|Publication number||US5601599 A|
|Application number||US 08/311,141|
|Publication date||Feb 11, 1997|
|Filing date||Sep 23, 1994|
|Priority date||Sep 23, 1994|
|Also published as||CA2200743A1, DE69532995D1, DE69532995T2, EP0783272A1, EP0783272A4, EP0783272B1, WO1996009009A1|
|Publication number||08311141, 311141, US 5601599 A, US 5601599A, US-A-5601599, US5601599 A, US5601599A|
|Original Assignee||Symbiosis Corporation|
|Export Citation||BiBTeX, EndNote, RefMan|
|Patent Citations (13), Referenced by (37), Classifications (11), Legal Events (4)|
|External Links: USPTO, USPTO Assignment, Espacenet|
This application is related to co-assigned application Ser. No. 08/180,649 filed Jan.13, 1994, now U.S. Pat. No. 5,419,339 . This application is also related to co-assigned U.S. Pat. No. 5,228,451 to Bales et al., the complete disclosures of which are hereby incorporated by reference herein.
1. Field of the Invention
The invention relates to flexible surgical instruments incorporating a hollow lumen coil. More particularly, the invention relates to a surgical instrument with a hollow lumen coil having areas of different preload tension to effect areas of different stiffness and flexibility in the coil, and to methods for imparting different preload tension to the coil.
2. State of the Art
Flexible surgical instruments, in particular endoscopic biopsy forceps and tissue scrapers, are used for taking tissue samples from the human body for analysis. These instruments typically have a long flexible hollow lumen coil containing one or more control wires coupled to a proximal actuating handle which moves the control wires relative to the coil to effect a tissue sampling operation at the distal end of the coil. In biopsy forceps devices, a pair of forceps jaws are mounted on a clevis at the distal end of the coil and coupled to the one or more control wires so that movement of the control wires causes the jaws to open and close to bite a tissue sample. In biopsy tissue scrapers, a brush or scraping tool is attached to the distal end of the coil and the control wire flexes the distal end of the coil to cause the scraping of a tissue sample.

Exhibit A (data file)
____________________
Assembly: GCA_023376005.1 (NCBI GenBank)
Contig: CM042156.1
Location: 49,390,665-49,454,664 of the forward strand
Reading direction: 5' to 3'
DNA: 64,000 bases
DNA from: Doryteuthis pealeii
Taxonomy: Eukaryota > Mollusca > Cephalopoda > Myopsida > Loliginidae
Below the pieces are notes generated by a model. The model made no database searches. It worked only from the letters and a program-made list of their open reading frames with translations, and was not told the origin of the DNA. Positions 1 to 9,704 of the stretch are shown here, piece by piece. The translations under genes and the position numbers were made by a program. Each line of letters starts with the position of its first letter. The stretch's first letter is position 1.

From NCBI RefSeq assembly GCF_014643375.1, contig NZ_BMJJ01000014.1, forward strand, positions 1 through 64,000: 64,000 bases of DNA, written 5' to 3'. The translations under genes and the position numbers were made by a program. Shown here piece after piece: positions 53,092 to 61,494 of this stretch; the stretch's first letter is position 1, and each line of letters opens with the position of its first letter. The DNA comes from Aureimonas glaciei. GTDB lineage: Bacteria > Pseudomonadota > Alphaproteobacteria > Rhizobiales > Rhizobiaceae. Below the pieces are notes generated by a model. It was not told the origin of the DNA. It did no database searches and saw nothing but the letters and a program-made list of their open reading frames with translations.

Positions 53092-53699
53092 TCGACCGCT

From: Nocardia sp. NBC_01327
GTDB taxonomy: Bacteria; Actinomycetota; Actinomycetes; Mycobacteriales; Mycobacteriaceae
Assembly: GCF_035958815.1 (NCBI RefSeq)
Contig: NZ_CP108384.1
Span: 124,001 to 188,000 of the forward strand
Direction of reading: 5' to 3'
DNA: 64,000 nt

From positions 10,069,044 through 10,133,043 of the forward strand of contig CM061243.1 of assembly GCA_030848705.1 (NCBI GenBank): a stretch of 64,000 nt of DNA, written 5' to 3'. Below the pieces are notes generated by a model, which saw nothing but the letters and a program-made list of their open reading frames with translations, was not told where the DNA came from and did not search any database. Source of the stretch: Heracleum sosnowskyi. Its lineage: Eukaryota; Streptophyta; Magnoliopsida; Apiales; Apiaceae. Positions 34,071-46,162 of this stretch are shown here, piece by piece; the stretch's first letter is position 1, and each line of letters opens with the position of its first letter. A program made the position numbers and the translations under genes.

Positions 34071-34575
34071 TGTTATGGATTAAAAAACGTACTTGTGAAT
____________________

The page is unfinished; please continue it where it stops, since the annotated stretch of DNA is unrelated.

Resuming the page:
The endoscopic biopsy procedure is accomplished through an endoscope which is inserted into a body and guided by manipulation to the biopsy site. The endoscope typically includes a long narrow flexible tube with an optical lens and a narrow lumen for receiving a biopsy forceps or tissue scraper. The practitioner guides the endoscope to the biopsy site while looking through the optical lens and inserts the biopsy forceps or tissue scraper through the lumen of the endoscope to the biopsy site. While viewing the biopsy site through the optical lens of the endoscope, the practitioner manipulates the actuating handle to effect a tissue sampling operation at the distal end of the instrument. In the case of biopsy forceps, the practitioner must align the open jaws with the tissue to be sampled so that upon closing the jaws, a portion of the tissue is trapped between the jaws. It is a known problem with biopsy forceps that as the jaws are closed the distal end of the flexible coil deflects because the force applied at the actuating handle to the control wires is transferred to the distal end of the flexible coil. The deflection of the distal end of the coil just as the jaws are about to close on a tissue to be sampled often displaces the jaws relative to the tissue to be sampled and results in a failure to acquire the sample or the acquisition of an undesired sample. Therefore, in the case of biopsy forceps, it is desirable to stiffen the distal portion of the coil to prevent it from deflecting when the jaws are being closed.